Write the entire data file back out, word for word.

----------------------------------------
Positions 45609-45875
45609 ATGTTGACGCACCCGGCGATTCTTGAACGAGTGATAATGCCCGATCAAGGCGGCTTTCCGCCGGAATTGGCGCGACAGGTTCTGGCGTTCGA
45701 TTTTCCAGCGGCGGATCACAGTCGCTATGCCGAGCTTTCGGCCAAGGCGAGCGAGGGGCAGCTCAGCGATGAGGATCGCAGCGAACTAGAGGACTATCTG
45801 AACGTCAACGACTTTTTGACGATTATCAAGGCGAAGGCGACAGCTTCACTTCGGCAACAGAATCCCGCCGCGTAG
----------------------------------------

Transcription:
Positions 45609-45875
45609 ATGTTGACGCACCCGGCGATTCTTGAACGAGTGATAATGCCCGATCAAGGCGGCTTTCCGCCGGAATTGGCGCGACAGGTTCTGGCGTTCGA
45701 TTTTCCAGCGGCGGATCACAGTCGCTATGCCGAGCTTTCGGCCAAGGCGAGCGAGGGGCAGCTCAGCGATGAGGATCGCAGCGAACTAGAGGACTATCTG
45801 AACGTCAACGACTTTTTGACGATTATCAAGGCGAAGGCGACAGCTTCACTTCGGCAACAGAATCCCGCCGCGTAG